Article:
State Department Shamed For Poor Adoption Of Multi-Factor Authentication

State Department Shamed For Poor Adoption Of Multi-Factor Authentication

Five US senators have sent a letter to Secretary of State Mike Pompeo requesting answers why the State Department has not widely deployed basic cyber-

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Five US senators have sent a letter to Secretary of State Mike Pompeo requesting answers why the State Department has not widely deployed basic cyber-security protections, such as multi-factor authentication (MFA).

The letter was sent yesterday and was signed by senators Ron Wyden [D-Ore], Cory Gardner [R-Colo], Ed Markey [D-Mass], Rand Paul [R-Ky], and Jeanne Shaheen [D-N.H.].

The five senators cite two recent governmental reports in their letter, reports that pinpoint serious issues with the State Department implementing cyber-security best practices.

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The first of these is a 2018 General Service Administration (GSA) assessment of the Department of State’s cyber-security practices.

The GSA said that only 11 percent of high-value devices deployed by the Department of State had multi-factor authentication enabled, meaning they were protected only by passwords, lacking a multi-layer authentication system that involved SMS tokens, security keys, biometrics, or other second factors.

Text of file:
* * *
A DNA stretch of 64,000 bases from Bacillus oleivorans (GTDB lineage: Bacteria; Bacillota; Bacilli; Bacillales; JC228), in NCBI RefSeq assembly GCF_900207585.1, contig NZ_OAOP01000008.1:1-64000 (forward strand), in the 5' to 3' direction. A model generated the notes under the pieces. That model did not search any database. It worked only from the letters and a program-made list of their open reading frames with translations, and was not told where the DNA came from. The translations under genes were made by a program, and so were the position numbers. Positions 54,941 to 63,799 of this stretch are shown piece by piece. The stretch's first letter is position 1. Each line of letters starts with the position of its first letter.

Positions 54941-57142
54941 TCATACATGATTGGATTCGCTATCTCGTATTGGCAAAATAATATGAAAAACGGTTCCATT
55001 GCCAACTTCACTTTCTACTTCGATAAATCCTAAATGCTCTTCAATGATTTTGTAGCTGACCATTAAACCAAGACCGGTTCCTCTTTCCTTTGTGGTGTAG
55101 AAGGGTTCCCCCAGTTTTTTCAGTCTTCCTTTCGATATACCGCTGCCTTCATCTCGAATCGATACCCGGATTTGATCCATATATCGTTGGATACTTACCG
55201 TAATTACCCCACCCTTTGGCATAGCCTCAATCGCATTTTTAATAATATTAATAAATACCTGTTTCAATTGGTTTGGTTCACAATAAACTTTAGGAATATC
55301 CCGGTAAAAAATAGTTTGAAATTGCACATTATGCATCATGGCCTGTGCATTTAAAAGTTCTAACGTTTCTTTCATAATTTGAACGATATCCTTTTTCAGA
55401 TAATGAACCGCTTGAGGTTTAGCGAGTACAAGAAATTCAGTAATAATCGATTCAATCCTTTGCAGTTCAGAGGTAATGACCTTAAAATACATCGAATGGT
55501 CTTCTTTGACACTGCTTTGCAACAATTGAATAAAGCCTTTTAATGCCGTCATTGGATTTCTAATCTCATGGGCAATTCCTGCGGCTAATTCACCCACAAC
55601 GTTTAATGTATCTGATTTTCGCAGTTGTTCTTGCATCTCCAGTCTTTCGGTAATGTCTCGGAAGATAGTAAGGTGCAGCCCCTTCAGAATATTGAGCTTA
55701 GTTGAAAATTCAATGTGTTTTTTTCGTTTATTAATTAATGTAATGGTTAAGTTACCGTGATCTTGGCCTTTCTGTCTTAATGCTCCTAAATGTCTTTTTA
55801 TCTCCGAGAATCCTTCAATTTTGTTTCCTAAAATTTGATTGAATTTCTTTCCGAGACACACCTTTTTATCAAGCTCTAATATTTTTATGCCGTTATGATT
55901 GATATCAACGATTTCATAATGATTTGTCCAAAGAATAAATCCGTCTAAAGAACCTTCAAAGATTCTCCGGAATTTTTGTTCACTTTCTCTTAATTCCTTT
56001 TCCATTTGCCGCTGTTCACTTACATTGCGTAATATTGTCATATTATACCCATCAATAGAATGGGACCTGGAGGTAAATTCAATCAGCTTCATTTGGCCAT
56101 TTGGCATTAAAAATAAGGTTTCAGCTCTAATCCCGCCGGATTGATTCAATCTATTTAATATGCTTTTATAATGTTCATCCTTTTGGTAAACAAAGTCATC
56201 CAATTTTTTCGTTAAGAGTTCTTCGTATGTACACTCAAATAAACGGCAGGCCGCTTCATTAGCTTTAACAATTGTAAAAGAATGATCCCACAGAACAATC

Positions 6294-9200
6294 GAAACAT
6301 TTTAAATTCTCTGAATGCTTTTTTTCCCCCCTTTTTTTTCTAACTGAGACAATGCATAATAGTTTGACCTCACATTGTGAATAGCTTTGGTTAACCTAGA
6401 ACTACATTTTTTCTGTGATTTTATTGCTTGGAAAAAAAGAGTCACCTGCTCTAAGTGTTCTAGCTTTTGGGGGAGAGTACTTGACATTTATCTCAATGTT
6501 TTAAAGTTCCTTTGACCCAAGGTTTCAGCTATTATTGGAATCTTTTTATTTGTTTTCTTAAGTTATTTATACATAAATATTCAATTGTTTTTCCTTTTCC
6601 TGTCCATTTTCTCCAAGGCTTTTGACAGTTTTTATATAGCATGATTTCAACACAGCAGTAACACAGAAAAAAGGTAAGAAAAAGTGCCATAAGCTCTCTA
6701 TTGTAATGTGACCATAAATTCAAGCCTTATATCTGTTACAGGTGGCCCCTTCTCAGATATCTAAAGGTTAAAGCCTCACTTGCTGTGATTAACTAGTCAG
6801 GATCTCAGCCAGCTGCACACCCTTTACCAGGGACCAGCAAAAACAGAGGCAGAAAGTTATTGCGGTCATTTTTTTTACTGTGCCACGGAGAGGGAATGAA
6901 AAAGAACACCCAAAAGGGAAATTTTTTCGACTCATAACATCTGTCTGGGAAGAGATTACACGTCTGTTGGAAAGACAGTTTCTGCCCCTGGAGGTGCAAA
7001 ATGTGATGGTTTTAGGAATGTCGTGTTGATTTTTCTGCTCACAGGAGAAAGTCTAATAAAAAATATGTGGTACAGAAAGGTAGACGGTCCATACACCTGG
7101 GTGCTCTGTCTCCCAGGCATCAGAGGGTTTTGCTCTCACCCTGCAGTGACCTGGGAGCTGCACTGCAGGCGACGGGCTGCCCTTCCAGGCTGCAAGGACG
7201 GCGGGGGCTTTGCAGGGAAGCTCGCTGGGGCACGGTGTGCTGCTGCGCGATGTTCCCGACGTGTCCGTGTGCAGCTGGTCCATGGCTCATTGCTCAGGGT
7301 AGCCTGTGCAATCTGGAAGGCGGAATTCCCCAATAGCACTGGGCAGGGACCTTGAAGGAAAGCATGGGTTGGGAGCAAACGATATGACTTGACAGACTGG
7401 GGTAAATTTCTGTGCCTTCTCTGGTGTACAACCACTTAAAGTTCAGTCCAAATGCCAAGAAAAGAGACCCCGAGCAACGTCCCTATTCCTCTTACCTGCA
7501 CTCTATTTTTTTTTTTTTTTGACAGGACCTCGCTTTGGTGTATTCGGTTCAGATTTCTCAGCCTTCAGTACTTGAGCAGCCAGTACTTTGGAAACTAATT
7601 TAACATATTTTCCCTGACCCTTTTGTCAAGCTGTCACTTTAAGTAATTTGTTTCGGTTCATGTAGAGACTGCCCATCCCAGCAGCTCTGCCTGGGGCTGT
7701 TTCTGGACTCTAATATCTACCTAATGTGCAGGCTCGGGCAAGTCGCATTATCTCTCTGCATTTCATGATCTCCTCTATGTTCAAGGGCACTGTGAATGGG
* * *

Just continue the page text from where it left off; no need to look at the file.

The report found the Department of State in breach of the Federal Cybersecurity Enhancement Act that requires all Executive Branch agencies to enable MFA for all accounts with elevated privileges.

“We are sure you will agree on the need to protect American diplomacy from cyber attacks, which is why we have such a hard time understanding why the Department of State has not followed the lead of many other agencies and complied with federal law requiring agency use of MFA,” the five senators wrote in the joint letter.

Further, the senators also cited a report by the Department of State’s Inspector General (IG), which found last year that 33 percent of US diplomatic missions failed to conduct even the most basic cyber threat management practices, like regular cyber-security reviews and audits.

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The bipartisan group is now looking for answers from the State Secretary Pompeo, and gave his office until October 12 to answer three questions:

  • What actions has the Department of State taken in response to the designation of the Department of State’s cyber readiness as “high risk”?
  • What actions has the Department of State taken to rectify the near total absence of multifactor authentication systems for accounts with elevated privileges accessing the agency’s network, as required by federal law?
  • Please provide us with statistics, for each of the past three years, detailing the number of cyber attacks against Department of State systems located abroad. Please include statistics about both successful and attempted attacks.

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